Finding out who the intended audience is was not very hard. As a university society, their main exposure happens here on campus and on the Reading University Students Union website, which meant that our user personas could be put into three categories – university students, university staff and university visitors. Appealing to the intended audience was simultaneously easy and difficult. It was easy when finding people to interview and ask for feedback from, because we could talk to everyone we see on campus, since the society wanted people from all walks of life to join. However, it was due to this that it was so hard, as catering to such a wide audience can be difficult to achieve in one design. It was clear from the society’s previous branding that they were also trying very hard to cater to all, as their designs were very simple – however, this also made them quite boring.
This meant that choosing an appropriate genre, graphic style and typography treatment, was challenging and we had to go through a lot of visual examples to clarify and stimulate discussion in the society as well as with the interviewees. We could not really be certain about the approaches that would align or disrupt the image of the society, and what benefits each possible option could bring since we got a lot of opinions and most of them were quite different. However, after looking into our research we found a common theme in all the groups and decided to stick with it – engaging, complex but easy to understand.
The previous branding of the society was actually quite solid, but it relied too heavily on the university branding. The colour scheme was red, black and white, and the heading typeface was Karmatic Arcade, an all-caps, 8-bit font. They didn’t have a set paragraph text typeface, so it was quite inconsistent in their documents. Their old logo was an 8-bit version of the university logo.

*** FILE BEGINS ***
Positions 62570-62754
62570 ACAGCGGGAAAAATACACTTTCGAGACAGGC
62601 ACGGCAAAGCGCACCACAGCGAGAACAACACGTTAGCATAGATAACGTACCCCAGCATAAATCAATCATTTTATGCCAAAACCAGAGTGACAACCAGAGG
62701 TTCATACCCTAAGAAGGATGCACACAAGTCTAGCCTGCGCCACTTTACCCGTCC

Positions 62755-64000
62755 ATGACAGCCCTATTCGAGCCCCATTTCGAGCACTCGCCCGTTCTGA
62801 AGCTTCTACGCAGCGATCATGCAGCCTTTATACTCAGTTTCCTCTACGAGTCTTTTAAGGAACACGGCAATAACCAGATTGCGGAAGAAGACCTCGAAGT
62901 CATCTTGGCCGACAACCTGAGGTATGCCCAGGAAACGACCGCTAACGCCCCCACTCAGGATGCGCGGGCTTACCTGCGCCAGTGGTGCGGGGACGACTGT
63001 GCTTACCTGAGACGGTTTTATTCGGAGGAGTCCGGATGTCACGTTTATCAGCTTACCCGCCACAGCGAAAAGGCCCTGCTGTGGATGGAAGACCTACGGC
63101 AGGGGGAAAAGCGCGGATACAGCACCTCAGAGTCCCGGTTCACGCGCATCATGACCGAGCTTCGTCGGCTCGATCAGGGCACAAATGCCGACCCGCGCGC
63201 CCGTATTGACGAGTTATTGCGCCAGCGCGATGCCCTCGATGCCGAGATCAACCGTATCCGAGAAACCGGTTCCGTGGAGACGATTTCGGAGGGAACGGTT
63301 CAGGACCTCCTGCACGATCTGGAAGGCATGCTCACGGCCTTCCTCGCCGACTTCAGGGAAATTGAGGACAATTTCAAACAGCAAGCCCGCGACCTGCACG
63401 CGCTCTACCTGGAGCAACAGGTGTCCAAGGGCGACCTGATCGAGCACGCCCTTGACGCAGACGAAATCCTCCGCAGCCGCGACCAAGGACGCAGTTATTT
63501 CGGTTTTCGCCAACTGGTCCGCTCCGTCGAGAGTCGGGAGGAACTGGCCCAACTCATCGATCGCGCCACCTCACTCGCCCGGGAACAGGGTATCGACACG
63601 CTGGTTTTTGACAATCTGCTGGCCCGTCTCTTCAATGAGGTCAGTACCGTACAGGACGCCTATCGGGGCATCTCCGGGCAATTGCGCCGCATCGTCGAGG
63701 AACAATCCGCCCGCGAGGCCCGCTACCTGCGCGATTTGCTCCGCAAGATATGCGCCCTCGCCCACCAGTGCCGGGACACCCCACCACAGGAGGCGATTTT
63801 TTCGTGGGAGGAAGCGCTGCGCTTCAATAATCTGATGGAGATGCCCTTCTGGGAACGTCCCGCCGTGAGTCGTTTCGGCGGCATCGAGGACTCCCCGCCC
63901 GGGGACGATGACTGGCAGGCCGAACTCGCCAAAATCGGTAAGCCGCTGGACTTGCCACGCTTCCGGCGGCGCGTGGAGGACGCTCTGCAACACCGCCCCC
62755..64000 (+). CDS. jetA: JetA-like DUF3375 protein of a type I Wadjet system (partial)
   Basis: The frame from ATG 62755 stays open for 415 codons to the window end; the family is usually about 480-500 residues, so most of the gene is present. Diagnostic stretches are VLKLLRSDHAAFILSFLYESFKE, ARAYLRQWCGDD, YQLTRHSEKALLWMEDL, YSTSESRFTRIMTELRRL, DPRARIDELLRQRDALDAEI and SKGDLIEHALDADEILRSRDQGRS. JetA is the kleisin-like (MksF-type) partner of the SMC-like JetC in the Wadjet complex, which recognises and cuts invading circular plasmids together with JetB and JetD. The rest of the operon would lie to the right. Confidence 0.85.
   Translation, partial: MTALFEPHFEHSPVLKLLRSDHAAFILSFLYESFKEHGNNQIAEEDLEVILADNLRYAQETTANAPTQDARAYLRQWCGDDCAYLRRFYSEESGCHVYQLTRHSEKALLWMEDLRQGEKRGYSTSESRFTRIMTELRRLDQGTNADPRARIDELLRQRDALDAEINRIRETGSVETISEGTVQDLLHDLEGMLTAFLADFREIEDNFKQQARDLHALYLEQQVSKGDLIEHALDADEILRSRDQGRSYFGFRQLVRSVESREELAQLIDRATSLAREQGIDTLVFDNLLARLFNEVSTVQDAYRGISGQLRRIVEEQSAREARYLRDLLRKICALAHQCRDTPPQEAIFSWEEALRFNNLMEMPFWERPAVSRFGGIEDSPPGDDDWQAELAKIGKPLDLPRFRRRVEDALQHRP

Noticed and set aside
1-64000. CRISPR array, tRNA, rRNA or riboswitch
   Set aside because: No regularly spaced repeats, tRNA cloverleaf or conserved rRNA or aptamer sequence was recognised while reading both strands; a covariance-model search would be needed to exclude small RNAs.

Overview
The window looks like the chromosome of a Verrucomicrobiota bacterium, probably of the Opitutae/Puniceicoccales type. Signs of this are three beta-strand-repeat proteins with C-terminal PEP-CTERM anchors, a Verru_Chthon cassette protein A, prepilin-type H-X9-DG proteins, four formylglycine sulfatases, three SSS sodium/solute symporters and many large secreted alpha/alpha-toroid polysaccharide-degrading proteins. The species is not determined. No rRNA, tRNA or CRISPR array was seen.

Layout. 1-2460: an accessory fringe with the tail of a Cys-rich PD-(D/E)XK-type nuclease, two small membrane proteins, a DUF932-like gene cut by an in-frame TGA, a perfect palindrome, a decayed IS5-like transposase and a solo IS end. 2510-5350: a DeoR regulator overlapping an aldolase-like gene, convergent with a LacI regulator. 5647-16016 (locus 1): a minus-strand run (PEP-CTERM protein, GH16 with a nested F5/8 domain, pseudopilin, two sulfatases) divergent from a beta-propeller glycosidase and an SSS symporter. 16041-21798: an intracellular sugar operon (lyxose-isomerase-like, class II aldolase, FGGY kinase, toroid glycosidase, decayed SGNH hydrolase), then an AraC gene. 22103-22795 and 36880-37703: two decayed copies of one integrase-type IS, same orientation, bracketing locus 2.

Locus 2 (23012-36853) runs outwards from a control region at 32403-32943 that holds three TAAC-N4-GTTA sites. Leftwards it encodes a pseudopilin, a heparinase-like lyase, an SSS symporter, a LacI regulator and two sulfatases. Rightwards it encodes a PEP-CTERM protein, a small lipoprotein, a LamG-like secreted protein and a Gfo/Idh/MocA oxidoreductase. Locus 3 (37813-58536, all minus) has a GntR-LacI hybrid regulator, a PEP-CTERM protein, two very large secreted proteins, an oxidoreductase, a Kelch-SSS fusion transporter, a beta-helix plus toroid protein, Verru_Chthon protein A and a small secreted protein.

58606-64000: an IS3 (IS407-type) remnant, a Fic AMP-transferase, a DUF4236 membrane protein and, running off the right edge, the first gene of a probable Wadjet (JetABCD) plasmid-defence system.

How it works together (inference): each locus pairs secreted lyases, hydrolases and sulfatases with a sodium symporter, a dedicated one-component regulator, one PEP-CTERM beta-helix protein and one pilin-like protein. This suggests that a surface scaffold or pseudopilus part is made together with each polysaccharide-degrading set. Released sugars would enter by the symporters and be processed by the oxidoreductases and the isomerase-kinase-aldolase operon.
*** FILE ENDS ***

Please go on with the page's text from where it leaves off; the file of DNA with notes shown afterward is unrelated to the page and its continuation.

The text typeface we chose was Clone Rounded; we wanted to choose a mono typeface, since it’s what most coding programs use. However, whilst they work as headings, in long text they are quite difficult to read due to the wide characters. Clone Rounded is the most legible of these fonts we could find, and looks a lot more friendly than the other, usually harsher, mono typefaces.
Initially, we also chose a heading font to use in the brand kit, however, we decided that Clone Rounded worked well at both small and large scale, and adding a new font didn’t look right.
At first the society’s board still didn’t want to stray too far from the university branding, however, we managed to convince them that a more individual brand would help to further the development of the society, since they take part in non-university events. To compromise with them, we chose a reddish-orange as a main colour, with a bright blue to contrast, and a dark grey for the base.
The client chose to have a lion as their logo, because it relates back to Reading. The logo is split in two: one side normal and one side tech, to get across to the audience that beginners can join as well. We did quite a few versions of the logo and it came a long way from what we originally suggested. It was originally quite over-complicated, but we simplified it down to the final design. We had thought about having just the lion, but they still wanted more of a connection to the university, so we added the corners of the shield around it.
Anna designed the poster, prospectus and flyer, and Dimitar designed the Fresher’s Fayre banner stand and the social media imagery. We created most of the content of the documents. The clients couldn’t come up with what to put on their flyers so we invented their new slogan, ‘Learn, Create, Connect’, and Anna compiled the information section – later, we also came up with their new website’s tabs. We sourced all the images used from licence free websites.